What’s at “Steak”
We Americans love our red meat, especially beef. But did you know beef is the biggest producer of greenhouse gases of any protein source, pound for pound, on the planet?
One obvious way to reduce greenhouse gas emissions is to cut back on the amount of red meat you eat. It’s better for your heart, too. This article in Nature describes the optimal diet for both human health and the planet’s health.
But for those of you married to your steaks and burgers, read on! Science has ways to make your burger more climate-friendly. Some options include plant-based simulated beef, actual beef cultured in labs, and real cattle that produce less methane.
My spouse does not want to give up red meat. The more beef, the better! So I was hopeful when I heard about the new simulated beef products.
Impossible Burgers aren’t available in our supermarket, but we’ve tried Beyond Burgers. I think it’s tricky to distinguish Beyond Burgers from beef in chili or marinara sauce. My spouse says the jury’s still out.
The Impossible Burger, which wins most of the taste tests, is notable for its “bloody” appearance, created by leghemoglobin. This compound occurs in the roots of soy plants, offering flavor and color similar to blood. Impossible Foods inserts a synthetic version of soy DNA into yeast, which can produce leghemoglobin quickly, writes Candice Choy for AP.
What are the other ingredients in vegan beef? According to Alina Petre in Healthline, “Soy and potato provide most of the protein in the Impossible Burger while peas, mung beans, and brown rice are the main sources of protein in the Beyond Burger.” The two products have similar nutritional profiles. Both are vegan and gluten-free.
Vegan meat substitutes are catching on. According to a recent industry study, U.S. retail sales of plant-based foods grew 27 percent in 2020, compared with the overall food market, which grew 15 percent. Sales of plant-based meat substitutes grew 45 percent in 2020.
Suppose you want meat, not vegan substitutes. In that case, you soon may have access to beef without the greenhouse gas footprint of cattle. Cultured meat is grown in a laboratory without a living, methane-burping animal. Cultured meats’ advantages include reduced greenhouse gas emissions, no animal slaughter, and less use of antibiotics, according to Damian Carrington in The Guardian.
About 30 companies around the world plan to produce cultured meats, writes Chase Purdy in Quartz. One U.S. company, Eat Just, recently received approval to market its cultured chicken nuggets in Singapore. Good Meat, a subsidiary of Eat Just, explains the process on its website:
“We begin by sourcing a small amount of animal cells from high-quality poultry or livestock. We then feed those cells nutrients... These nutrients grow the cells into meat. The entire process takes place in a safe and controlled environment, much like a beer brewery.”
Some companies are culturing beef, too. The tiny bits used in hamburgers are relatively easy to grow. The challenge is getting it to form larger pieces, like steak. An Israeli research team succeeded in growing steaks on a 3-D scaffold of soy protein about a year ago, wrote Charles Choi in Inside Science. The scaffold holds the beef tissue together and makes its texture more realistic.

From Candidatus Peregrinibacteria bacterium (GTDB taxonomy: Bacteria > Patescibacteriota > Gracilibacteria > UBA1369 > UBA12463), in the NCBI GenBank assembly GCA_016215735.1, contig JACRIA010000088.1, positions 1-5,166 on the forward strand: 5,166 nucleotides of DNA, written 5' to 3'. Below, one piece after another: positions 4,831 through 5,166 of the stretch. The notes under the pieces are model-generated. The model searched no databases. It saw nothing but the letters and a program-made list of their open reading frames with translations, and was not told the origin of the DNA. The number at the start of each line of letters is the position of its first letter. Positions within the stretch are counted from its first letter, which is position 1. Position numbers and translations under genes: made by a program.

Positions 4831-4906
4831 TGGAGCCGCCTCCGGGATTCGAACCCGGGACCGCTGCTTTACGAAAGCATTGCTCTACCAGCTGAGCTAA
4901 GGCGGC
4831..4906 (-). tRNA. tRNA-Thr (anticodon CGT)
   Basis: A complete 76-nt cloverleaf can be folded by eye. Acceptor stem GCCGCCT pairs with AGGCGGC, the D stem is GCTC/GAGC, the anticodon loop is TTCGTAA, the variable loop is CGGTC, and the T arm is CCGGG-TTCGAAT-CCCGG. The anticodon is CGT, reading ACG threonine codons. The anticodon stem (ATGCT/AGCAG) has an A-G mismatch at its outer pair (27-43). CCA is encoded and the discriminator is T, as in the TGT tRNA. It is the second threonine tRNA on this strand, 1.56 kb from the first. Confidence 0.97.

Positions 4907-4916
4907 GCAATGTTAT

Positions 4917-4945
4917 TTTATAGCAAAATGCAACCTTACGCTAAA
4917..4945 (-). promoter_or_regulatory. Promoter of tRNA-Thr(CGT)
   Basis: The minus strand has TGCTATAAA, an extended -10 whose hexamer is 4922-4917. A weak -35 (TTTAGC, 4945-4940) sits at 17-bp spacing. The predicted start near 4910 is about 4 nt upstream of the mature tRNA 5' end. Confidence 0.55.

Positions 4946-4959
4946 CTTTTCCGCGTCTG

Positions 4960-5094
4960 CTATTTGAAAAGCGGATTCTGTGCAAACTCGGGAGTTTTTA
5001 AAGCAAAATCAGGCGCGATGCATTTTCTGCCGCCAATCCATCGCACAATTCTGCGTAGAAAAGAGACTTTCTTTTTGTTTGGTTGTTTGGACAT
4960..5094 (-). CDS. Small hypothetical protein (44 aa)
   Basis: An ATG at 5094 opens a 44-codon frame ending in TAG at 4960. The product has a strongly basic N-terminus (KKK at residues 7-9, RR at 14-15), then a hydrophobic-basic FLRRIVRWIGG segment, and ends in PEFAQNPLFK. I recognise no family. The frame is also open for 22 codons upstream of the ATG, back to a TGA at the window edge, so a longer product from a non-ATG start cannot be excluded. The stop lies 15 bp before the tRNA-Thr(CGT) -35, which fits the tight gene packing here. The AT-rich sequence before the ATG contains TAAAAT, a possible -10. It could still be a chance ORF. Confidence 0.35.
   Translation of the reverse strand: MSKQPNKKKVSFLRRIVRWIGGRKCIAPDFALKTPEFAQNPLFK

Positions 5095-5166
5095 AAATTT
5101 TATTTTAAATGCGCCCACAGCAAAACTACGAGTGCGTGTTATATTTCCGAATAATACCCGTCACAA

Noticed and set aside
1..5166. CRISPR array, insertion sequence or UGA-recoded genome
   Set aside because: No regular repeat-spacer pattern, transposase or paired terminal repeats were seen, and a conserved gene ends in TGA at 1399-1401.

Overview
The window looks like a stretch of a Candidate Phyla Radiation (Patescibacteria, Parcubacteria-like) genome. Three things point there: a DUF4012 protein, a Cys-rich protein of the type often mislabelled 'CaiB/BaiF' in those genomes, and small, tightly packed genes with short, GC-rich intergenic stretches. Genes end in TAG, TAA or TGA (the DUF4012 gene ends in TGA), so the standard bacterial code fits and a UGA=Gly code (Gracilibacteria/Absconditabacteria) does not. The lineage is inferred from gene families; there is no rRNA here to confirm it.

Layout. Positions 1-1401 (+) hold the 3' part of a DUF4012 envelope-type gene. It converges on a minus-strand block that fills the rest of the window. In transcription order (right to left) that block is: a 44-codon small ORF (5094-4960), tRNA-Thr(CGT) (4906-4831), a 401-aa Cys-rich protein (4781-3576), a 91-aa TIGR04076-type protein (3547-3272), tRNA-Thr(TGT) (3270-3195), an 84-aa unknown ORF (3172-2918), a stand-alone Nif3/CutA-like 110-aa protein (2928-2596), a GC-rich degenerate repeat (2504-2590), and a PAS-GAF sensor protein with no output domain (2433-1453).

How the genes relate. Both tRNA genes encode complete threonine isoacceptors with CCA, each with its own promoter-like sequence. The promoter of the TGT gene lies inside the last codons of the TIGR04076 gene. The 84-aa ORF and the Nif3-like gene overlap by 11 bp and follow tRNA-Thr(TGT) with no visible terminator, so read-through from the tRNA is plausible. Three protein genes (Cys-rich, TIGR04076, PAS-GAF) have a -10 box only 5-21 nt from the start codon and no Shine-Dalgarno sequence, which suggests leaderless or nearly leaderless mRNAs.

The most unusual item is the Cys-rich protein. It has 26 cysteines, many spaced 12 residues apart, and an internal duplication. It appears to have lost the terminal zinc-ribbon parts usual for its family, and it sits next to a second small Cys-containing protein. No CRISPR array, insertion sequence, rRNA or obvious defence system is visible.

Not interested in vegan meat or laboratory meat? Cattle produce far less methane when a type of red seaweed is mixed into their diets. This matters because methane is about 28 times more powerful as a warming agent than carbon dioxide over a 20-year timeframe. And cattle produce a lot of methane.
Australian researchers first tested seaweed after observing cows grazing on seaweed on the beach. When two percent of cattle feed consists of the red seaweed Asparagopsis taxiformis, it alters which microorganisms grow in cows’ digestive tracts. The modified microbiome produces less methane. In the laboratory, red seaweed reduced methane emissions by up to 99 percent, but real-world results were a bit more modest.
University of California researchers tested the seaweed on dairy cows and found it eliminated 80 percent of methane emissions from the cows’ digestive process. The seaweed did not affect the animals’ food intake or their milk yield. A follow-up study on beef steers published in 2021 found similar results: an 80 percent reduction in methane. As a bonus, the steers eating the seaweed grew 20 percent more efficiently, saving farmers’ money on feed.
A company in New Zealand is developing a red-seaweed-enhanced cattle feed. But the availability of seaweed could limit how widely farmers could adopt this solution.
In response, a company in Sweden is growing Asparagopsis commercially. The company says the seaweed does not affect the taste of either meat or milk, writes Adele Peters in Fast Company. And a Massachusetts-based company, Clean Harvest, is combining Asparagopsis farming with fish farming, according to a story by Callan Boys in Good Food.
And just in case the world can’t produce enough red seaweed, Australian and New Zealand scientists are working on developing genetically engineered cattle and sheep that naturally produce less methane.
At our house, we grill steaks once a week. But we limit our red meat consumption to that one day for our health and the health of the planet. With luck, the emerging solutions covered in this story will soon allow us to eat a bit more beef—without excessive greenhouse gas emissions.
Project Drawdown offers a series of informative videos on the five primary drivers of climate change—and how to reduce emissions in those sectors. Start at 8:05 in this video to learn more about greenhouse gas sources in the food sector and ways to reduce our impact. It’s a quick 2-minute segment, well worth your time. #ClimateEmergencyWeek